"My heart leaps up when I behold"
In this very short poem consisting of only 9 lines, the speaker begins by declaring that he is moved by nature, and especially by nature's beauty: "My heart leaps up when I behold / A Rainbow in the sky." He goes on to say that he has always felt the impact of nature, even when he was an infant: "So was it when my life began; / So is it now I am a man." The speaker is so certain of his connection with nature that he says it will be constant until he becomes an old man, or else he would rather die: "So be it when I shall grow old, / Or let me die!" In the next line he declares that children are superior to men because of their proximity to nature: "The Child is father of the Man." For this reason, he wishes to bind himself to his childhood self: "And I could wish my days to be / Bound each to each by natural piety." Analysis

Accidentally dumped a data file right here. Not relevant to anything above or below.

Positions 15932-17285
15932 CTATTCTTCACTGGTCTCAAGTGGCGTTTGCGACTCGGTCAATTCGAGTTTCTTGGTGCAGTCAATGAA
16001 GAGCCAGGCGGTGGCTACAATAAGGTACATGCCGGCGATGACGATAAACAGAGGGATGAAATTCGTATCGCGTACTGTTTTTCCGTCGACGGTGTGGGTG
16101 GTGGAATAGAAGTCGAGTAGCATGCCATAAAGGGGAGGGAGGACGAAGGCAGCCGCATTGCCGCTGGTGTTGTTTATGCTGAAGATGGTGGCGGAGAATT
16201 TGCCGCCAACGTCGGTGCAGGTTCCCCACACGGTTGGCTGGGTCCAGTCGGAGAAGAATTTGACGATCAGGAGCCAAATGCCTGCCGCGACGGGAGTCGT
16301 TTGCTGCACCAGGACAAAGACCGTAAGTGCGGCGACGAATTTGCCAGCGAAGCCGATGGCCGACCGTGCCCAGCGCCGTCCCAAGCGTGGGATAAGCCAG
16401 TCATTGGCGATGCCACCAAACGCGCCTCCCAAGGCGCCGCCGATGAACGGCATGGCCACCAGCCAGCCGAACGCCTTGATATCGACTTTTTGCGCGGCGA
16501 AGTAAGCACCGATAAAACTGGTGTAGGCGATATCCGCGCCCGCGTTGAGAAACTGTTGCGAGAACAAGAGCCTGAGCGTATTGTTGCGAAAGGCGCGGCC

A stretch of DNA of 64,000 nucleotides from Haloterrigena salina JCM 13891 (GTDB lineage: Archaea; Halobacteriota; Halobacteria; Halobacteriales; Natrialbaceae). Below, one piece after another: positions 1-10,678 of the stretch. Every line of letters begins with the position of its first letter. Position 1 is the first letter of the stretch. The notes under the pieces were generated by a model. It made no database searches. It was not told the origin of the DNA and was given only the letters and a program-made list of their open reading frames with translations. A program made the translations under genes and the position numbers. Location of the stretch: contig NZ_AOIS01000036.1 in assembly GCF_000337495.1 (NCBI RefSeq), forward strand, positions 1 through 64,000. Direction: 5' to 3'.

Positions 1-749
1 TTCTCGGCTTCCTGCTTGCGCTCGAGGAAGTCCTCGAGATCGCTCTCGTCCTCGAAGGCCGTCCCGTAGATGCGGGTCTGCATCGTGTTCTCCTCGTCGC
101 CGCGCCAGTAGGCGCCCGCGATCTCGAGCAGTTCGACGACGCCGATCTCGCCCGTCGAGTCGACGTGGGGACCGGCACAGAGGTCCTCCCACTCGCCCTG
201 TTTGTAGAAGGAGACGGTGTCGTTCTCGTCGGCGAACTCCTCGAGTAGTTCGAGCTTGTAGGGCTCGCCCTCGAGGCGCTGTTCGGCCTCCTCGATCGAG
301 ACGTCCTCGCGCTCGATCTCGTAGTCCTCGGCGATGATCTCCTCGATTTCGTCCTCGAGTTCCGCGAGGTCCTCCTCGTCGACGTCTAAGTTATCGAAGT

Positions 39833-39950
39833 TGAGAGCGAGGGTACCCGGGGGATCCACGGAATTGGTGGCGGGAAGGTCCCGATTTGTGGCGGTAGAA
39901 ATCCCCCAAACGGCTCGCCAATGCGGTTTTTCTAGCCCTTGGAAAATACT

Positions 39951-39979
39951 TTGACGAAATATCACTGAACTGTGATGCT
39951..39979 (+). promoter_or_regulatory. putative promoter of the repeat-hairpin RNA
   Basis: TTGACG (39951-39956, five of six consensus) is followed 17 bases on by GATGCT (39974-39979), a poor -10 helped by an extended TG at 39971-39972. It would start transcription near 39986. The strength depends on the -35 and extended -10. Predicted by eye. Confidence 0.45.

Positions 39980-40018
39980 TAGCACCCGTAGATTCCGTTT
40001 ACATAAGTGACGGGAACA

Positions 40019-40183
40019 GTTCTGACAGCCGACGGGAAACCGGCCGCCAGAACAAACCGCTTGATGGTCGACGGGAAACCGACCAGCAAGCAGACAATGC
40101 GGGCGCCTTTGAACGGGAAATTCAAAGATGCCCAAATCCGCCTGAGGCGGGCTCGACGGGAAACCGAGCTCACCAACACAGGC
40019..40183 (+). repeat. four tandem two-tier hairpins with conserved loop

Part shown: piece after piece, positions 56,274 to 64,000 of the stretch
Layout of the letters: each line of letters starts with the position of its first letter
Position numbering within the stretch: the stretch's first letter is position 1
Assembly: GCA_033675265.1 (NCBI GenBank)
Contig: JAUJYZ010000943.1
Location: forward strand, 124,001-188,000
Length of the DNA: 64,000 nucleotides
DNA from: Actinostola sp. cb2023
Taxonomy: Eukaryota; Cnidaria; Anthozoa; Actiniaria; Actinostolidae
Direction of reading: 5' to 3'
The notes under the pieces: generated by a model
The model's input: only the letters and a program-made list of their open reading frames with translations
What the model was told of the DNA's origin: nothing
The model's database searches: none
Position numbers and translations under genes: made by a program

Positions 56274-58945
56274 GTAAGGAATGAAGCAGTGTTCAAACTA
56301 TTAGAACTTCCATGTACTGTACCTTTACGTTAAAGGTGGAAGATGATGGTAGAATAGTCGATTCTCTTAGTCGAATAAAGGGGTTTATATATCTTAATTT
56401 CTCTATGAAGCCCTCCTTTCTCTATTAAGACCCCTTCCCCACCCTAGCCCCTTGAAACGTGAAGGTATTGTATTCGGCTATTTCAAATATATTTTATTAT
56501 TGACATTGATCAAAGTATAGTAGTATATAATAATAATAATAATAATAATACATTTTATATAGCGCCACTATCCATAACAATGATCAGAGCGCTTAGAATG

Written on March 26, 1802 and published in 1807 as an epigraph to "Ode: Intimations of Immortality," this poem addresses the same themes found in "Tintern Abbey" and "Ode; Intimations of Immortality," albeit in a much more concise way. The speaker explains his connection to nature, stating that it has been strong throughout his life. He even goes so far as to say that if he ever loses his connection he would prefer to die. The seventh line of the poem is the key line: "The Child is father of the Man." This line is often quoted because of its ability to express a complicated idea in so few words. The speaker believes (as explained in more detail in "Tintern Abbey") that children are closer to heaven and God, and through God, nature, because they have recently come from the arms of God. The speaker understands the importance of staying connected to one's own childhood, stating: "I could wish my days to be / Bound each to each by natural piety." Wordsworth chooses the word "piety" to express the bond he wishes to attain (and maintain) with his childhood self, because it best emphasizes the importance of the...
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